It should be noted here that Viton can be used for the same applications as silicone and even outperform its silicone counterparts. However, as a specialized rubber, it comes with a hefty price tag. It is financial folly to deploy Viton in anything other than the most demanding applications.
Silicone has Better Low-Temperature Operation.
Low-temperature polymers are rare as most will become brittle and crack in sub-zero environments. Silicone has an unparalleled operating temperature range of -178º F to 550º F.
Cold environments are generally less of an issue in the manufacturing space. So it should not come off as a big surprise that silicone is the sole rubber compound able to achieve such feats. This by no means invalidates the cold environment application of Viton. Instead, it merely highlights silicone’s advantage.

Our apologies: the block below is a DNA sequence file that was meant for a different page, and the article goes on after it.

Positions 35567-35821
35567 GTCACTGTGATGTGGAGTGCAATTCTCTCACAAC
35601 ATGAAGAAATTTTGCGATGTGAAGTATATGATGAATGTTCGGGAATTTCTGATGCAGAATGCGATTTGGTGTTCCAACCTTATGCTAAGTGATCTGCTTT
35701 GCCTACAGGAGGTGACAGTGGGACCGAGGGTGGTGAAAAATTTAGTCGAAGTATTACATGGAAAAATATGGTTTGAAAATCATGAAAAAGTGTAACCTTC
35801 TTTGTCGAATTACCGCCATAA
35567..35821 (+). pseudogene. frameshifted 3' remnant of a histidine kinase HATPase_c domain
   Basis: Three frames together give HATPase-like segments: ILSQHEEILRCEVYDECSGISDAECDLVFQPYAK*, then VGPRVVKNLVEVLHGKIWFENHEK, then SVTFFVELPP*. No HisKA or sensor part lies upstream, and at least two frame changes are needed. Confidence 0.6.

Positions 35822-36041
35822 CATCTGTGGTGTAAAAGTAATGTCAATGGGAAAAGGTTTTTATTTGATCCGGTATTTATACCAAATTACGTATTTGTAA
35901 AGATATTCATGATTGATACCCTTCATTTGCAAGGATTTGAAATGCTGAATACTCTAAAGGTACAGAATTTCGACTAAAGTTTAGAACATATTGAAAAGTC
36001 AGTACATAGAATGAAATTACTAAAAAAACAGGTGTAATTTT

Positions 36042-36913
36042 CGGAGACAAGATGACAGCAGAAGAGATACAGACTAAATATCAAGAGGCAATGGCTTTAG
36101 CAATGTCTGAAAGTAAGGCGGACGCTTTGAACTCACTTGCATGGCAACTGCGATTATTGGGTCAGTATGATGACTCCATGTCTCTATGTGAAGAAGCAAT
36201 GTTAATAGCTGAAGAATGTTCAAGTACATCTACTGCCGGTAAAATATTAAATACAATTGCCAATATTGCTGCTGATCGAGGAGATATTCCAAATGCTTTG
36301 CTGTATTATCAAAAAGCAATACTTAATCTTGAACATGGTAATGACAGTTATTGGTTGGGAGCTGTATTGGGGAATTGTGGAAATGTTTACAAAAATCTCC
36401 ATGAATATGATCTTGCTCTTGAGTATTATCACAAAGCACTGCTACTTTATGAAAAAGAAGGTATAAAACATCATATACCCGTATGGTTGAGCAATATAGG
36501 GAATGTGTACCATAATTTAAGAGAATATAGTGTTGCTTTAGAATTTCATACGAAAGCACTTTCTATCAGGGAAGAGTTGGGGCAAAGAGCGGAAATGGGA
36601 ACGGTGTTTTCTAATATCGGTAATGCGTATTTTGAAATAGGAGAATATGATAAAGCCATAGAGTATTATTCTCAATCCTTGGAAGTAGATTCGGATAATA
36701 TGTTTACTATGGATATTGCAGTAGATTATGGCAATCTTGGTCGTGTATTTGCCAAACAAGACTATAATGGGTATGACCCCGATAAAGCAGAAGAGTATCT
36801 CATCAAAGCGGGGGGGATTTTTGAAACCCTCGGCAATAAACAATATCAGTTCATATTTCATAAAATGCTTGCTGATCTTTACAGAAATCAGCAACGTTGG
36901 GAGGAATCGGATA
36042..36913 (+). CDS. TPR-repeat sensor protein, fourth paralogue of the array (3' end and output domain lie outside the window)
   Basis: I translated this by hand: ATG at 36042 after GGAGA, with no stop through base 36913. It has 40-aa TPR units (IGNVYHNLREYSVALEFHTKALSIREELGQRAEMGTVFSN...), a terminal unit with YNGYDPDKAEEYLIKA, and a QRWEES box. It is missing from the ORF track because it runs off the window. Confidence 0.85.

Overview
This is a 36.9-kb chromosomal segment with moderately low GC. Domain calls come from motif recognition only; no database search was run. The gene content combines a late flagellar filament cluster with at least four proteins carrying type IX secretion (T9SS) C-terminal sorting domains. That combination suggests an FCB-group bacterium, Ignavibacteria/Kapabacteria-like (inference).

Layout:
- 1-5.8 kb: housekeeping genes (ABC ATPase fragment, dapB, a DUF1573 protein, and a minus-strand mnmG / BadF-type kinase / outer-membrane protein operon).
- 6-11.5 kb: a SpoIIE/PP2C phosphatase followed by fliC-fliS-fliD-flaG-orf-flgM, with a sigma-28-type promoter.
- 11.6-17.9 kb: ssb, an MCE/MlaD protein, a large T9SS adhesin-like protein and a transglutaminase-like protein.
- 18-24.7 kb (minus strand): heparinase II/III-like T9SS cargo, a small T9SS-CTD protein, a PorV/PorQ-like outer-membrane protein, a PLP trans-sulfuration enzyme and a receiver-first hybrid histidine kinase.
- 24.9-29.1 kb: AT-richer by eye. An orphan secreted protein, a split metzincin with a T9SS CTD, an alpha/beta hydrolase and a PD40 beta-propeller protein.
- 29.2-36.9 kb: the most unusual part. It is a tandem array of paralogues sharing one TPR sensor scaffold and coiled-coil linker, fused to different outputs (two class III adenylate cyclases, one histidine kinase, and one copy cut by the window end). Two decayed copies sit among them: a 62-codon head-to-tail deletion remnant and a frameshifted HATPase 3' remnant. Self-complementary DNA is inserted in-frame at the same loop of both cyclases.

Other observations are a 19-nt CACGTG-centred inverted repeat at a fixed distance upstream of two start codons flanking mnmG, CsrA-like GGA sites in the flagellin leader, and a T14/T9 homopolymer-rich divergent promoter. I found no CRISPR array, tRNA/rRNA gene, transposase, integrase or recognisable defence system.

Viton rubber is highly resistant to acids, bases, oils, hydrocarbons, and radiation. This unique property makes it an ideal choice for applications where other substances pose a challenge. Additionally, the material has exceptional strength and flexibility, making it suitable for a wide range of demanding applications.
It is essential to note that although Viton rubber has many advantages, it also has some limitations. It can be degraded by some solvents, and its high cost may limit its use in some applications. Overall, Viton rubber is an exceptional material that stands out for its high-performance properties and its versatility across a range of applications.
Why Buy Viton Rubber Products from Hongju?
Hongju is a leading manufacturer of rubber products with an express focus on innovation of sustainability. We offer a wide range of high-quality OEM and ODM services. Our Compression Molding and Injection Molding expertise are second to none.
Hongju offers low MOQ, quick turnaround times, and rapid prototyping services. We have years of experience in the industry and can provide you with the best products at competitive prices.